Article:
Be aware that it is unusual for civilians to openly carry weapons in urban areas. Although it is not illegal, openly carrying a weapon is likely to be viewed with suspicion by the police and civilians.
Locking knives, butterfly knives, spring-loaded knives and all other knives that open automatically are classified as prohibited and are illegal in Canada, as are nunchucks, tasers and other stun weapons, most knife-hiding devices such as belt buckles and knife combs, and clothing or jewellery that can be used as a weapon. Stimulant gas and pepper spray are also illegal unless sold specifically for use against animals.
Illegal drug use
The use of marijuana is illegal in Canada (with the exception of medical marijuana). However, importing marijuana into Canada is strictly prohibited, even if you have a prescription.
Due to its popularity, easy accessibility and medical licenses, people found in possession of small amounts of marijuana are rarely arrested. However, possession of large amounts of marijuana or other controlled substances can lead to serious legal action, regardless of the amount.
Driving under the influence of drugs (including marijuana and even legal “sleeping pills”) is a violation of the Penal Code and is treated the same as driving under the influence of alcohol, with severe penalties. Do not attempt to drive under the influence of alcohol; visitors can expect to be deported after serving a prison sentence or paying very heavy fines.
Be aware that khat is illegal in Canada, unlike many other countries, and you will be arrested and deported if you try to pack it and get caught by customs.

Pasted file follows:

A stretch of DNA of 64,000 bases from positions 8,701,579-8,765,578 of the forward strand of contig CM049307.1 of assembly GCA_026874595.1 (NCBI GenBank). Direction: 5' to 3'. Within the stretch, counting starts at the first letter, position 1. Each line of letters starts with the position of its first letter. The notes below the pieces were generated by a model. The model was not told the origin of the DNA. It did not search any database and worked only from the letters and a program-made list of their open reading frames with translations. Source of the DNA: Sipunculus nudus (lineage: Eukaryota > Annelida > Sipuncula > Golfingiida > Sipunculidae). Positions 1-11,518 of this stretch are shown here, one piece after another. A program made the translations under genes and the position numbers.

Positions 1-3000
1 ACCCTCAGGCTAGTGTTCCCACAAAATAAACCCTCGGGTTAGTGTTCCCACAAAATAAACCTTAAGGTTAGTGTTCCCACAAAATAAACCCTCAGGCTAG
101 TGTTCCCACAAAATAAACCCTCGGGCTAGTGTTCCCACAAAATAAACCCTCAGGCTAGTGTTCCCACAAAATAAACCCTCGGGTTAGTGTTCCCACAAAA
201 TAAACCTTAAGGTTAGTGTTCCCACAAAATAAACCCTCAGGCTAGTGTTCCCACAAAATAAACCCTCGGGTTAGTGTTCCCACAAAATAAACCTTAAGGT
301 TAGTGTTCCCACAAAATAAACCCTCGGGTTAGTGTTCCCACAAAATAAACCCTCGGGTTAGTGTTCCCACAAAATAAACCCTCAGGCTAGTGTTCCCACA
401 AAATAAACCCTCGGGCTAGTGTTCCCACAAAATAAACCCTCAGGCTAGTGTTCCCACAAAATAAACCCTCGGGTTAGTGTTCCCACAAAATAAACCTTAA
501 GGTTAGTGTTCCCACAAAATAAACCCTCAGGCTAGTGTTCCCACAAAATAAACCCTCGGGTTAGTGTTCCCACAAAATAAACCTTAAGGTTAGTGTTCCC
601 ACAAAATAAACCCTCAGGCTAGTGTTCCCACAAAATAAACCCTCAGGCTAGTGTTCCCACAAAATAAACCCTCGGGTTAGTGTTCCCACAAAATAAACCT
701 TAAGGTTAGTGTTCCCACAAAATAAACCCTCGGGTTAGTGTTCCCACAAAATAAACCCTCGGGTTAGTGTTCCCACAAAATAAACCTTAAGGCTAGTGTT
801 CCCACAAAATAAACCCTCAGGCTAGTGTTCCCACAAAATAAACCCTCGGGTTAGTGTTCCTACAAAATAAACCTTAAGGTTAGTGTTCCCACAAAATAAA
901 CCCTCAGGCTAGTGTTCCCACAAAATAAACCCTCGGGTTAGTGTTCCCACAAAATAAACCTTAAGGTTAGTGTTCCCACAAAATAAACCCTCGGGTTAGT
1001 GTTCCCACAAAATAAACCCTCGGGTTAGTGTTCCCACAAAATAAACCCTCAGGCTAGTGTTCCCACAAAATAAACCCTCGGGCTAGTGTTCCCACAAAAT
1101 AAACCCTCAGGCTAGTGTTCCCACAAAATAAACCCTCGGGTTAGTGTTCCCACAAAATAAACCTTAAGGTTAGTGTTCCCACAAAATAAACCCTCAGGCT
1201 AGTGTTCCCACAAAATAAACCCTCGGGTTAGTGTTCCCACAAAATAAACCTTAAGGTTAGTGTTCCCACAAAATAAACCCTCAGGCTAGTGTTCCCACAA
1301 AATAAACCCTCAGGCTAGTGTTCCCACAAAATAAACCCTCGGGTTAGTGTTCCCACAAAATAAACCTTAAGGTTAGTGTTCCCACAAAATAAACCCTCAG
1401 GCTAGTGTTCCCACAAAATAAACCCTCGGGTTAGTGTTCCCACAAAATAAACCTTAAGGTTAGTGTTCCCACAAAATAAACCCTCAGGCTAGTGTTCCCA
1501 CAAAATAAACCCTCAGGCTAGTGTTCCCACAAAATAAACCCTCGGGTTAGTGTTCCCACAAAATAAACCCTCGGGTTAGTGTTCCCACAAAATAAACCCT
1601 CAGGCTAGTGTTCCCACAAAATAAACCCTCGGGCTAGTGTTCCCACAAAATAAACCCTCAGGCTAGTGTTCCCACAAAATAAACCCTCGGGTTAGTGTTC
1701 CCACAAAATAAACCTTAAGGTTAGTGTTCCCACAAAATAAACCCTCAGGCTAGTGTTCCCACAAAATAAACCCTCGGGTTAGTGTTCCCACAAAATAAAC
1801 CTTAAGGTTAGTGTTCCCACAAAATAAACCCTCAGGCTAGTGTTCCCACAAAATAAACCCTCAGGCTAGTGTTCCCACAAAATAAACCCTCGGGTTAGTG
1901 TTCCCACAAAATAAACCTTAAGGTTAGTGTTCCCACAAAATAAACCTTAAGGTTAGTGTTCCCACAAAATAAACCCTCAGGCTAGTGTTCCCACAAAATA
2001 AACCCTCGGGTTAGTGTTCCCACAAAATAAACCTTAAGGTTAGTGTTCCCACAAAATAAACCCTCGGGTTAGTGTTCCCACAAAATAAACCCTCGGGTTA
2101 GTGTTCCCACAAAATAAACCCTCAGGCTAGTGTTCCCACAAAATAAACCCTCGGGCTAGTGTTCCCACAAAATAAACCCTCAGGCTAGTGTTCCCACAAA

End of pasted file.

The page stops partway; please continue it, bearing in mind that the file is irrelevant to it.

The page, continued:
It goes without saying that under no circumstances should you attempt to bring any amount of anything remotely resembling a controlled substance into Canada. This includes marijuana. The penalties in Canada for smuggling drugs can be very severe, with prison sentences ranging from 20 years to life for trafficking.
Driving under the influence of alcohol
Canadians take drinking and driving very seriously and in most circles it is a social taboo to drink and drive. Driving under the influence of alcohol is also a criminal offence under the Criminal Code of Canada and can result in jail time, especially for repeat offenders. If you exceed the legal blood alcohol limit on a roadside test, you will be arrested and spend at least a few hours in jail. A drunk driving conviction almost certainly means the end of your trip to Canada, a criminal record and a ban from re-entering Canada for at least 5 years. 80 mg of alcohol per 100 ml of blood (0.08%) is the legal limit for a criminal conviction. Many jurisdictions provide for fines, licence suspension and vehicle impoundment at 40 mg of alcohol per 100 ml of blood (0.04%), or if the officer has reason to believe you are too drunk to drive. Note this difference: while a 0.03% BAC during a police stop (“check-stop” or “ride-stop” to catch drunk drivers) does not lead to an arrest, the same BAC after being stopped for erratic driving or after being involved in an accident can lead to a drunk driving charge.
People who cross the land border between Canada and the United States while driving under the influence of alcohol are arrested by border officials.
Refusing to take a breathalyser test is also an offence under the Criminal Code and carries the same penalties as if you had been involved in an accident. If you are asked by a police officer to give a breath sample, it is best to take your chances with the device.
Hate speech and discrimination
Canada is a very multicultural society and the vast majority of Canadians are open-minded and accepting. As a result, you are very unlikely to encounter ridicule based on race, gender, religion or sexual orientation in major cities. Hate speech – that is, communications that may incite violence against an identifiable group – is illegal in Canada and can lead to prosecution, imprisonment and deportation. Similarly, Canadian law prohibits all forms of discrimination in education and employment.